restricted access Muy Macho: Latino Men Confront Their Manhood
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Confronting or Confounding Masculinities?
Muy Macho: Latino Men Confront Their Manhood. Edited by Ray González. New York: Anchor Books / Doubleday, 1996. 232 pages. $14.00.
for Gerald L. Davis, 1941–1997

One of the most misunderstood terms in the English language is the word macho. What does it mean? To whom does it refer? And, does macho carry a definition in the U.S. that is different from the rest of the Americas? The anthology Muy Macho: Latino Men Confront Their Manhood grapples with some of these questions and others that surround Latino masculinities. Edited by Ray González, the collection is the opening salvo in the long overdue critical dialogue about Latino men and masculinity. The text offers analyses of masculinity in Latino communities, stories about fathers, sons, sexuality, violence, and also stereotypical delineations of “real” men. Not without its problems and imbalances, Muy Macho reflects the haphazardness of the debate today, ranging from the sharp clarity of individual self-disclosure to refutations and reaffirmations of the macho stereotype for Latino masculinity.

González, a writer, poet, and award-winning editor of over a dozen anthologies, compiles the essays and stories of sixteen Latino creative writers from a variety of cultural backgrounds—Cuban, Chicano, Puerto Rican, Mexican, Guatemalan, and mixed-race Latinos. According to González, Muy Macho “is the first book by Latino male writers to address how they see themselves as men within the concept of what it means to be [End Page 203] ‘macho’—the catchword for Latino adult manhood” (xiii). Several of the contributors address the misconceptions within the stigmatizing label and how it has been used to pinpoint Latinos as the poster boys for sexism and violence. As anthropologist Matthew Gutmann states, “Machismo has been associated with negative character traits not among men in general, but specifically among Mexican, Mexican American, and Latin American men.” 1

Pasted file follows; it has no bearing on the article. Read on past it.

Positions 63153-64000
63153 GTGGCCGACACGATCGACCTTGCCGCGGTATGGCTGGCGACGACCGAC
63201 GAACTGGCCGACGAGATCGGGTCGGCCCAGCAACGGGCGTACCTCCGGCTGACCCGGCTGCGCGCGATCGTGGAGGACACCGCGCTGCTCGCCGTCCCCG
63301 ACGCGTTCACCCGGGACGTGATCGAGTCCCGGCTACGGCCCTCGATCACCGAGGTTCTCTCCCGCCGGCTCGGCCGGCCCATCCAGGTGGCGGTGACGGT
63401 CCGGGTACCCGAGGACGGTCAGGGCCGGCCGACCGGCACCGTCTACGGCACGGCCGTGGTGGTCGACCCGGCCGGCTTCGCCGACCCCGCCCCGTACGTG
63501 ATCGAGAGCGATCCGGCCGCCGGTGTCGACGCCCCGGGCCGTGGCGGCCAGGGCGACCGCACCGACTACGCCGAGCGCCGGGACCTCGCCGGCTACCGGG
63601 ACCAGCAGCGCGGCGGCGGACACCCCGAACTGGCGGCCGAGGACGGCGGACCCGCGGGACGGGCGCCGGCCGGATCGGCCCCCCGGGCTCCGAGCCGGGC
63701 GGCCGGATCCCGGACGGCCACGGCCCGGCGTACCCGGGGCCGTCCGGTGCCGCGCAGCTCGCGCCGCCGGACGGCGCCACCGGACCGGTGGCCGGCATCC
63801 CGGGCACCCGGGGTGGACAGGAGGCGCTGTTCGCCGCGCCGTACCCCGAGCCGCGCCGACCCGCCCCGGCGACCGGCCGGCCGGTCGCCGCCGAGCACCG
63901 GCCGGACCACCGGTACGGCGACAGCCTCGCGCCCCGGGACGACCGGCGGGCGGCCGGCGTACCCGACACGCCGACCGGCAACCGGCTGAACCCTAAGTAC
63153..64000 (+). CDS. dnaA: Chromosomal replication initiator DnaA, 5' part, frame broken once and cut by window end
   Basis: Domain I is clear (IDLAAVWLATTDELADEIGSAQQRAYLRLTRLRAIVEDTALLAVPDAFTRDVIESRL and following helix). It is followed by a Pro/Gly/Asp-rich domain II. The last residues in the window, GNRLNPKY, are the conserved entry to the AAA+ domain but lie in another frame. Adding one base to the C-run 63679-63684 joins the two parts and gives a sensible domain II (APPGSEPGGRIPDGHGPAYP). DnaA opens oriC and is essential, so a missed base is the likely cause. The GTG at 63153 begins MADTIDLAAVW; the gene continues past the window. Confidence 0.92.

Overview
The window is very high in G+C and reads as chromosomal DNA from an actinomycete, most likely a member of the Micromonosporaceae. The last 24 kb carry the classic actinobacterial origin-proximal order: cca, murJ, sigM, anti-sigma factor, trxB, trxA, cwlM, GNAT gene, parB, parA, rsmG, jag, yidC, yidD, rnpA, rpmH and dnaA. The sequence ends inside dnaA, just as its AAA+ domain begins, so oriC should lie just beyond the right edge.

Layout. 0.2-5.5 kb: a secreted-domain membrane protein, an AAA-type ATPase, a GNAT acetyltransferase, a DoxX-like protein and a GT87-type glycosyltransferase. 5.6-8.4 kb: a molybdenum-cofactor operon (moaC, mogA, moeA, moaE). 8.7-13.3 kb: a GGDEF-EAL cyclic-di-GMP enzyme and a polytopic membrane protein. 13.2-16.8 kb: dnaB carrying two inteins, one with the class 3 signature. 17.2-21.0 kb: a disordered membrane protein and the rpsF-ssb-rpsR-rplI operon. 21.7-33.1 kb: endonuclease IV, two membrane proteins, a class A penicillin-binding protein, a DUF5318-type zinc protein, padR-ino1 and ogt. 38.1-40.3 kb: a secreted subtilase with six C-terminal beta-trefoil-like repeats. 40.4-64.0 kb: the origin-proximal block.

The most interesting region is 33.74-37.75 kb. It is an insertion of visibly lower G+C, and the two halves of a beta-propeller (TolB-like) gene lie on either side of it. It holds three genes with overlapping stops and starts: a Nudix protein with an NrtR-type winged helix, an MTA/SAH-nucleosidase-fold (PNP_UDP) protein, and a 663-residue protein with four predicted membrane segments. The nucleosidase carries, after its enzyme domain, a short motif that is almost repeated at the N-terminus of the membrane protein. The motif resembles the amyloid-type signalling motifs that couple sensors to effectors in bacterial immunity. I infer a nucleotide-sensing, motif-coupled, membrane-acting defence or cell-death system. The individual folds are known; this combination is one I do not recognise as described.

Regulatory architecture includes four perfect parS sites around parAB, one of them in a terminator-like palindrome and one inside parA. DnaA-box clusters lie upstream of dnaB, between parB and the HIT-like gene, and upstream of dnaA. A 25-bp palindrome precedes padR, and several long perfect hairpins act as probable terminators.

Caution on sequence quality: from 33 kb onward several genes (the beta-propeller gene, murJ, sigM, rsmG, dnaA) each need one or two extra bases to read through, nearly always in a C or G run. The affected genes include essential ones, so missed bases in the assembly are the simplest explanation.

All original contributions (except one), the writers thus refute, with mixed success, the macho label, as well as add to its dimensions by providing literary alternatives to its negatively charged definition. González writes, “To have Latino men write about their fathers, sexuality, and the cult of silence between men is a literary task taking place for the first time” (xiii). However, although the text claims to be a first, in the sense that it attempts to address a topic that is textually and perhaps socially avoided on any significant level, we must be critical of how deeply it plumbs the depths of Latino masculinities, and how it affects the discourse on gender. As such, a text that mentions the mostly unmentionable within Latino communities should be applauded for breaking ground, but should also be held up against critiques of how well it engages the complexities of Latino masculinities. In other words, it is not fair to ask this anthology to resolve the problematics of patriarchy, sexism, and to fully chart the terrain of Latino masculinities, but it is imperative to critique those instances when stereotypes of macho Latinos are ruptured, and when such static representations are reaffirmed.

One of the significant tasks of Muy Macho is to identify a specifically Latino manhood, one that recognizes the diversity of Latino cultures, yet also identifies how Latino masculinities differ from (and also sometimes parallel) conceptions of white manhood. As contributor Omar Castañeda writes, “Machismo is complex and multifaceted and, too often in Anglo-American interpretations, reduced to self-aggrandizing male bravado that flirts with physical harm to be sexual, like some rutting for the right to pass on genes” (37). Furthermore, according to González, “The question of whether Latino males are different than other men in America is one of the central themes of this book” (xiv). As such, as an ethnic-specific book about men, the Latino writers address their cultural differences that affect both their socialization as men, and how this construction interacts with the dominant perception of Latino manhood. Catholicism, relationships with women, language issues and barriers, histories of immigration and [End Page 204] exile, and diverse cultural practices are posited as central to the construction of manhood.

The exploration of cultural difference serves to augment, and sometimes...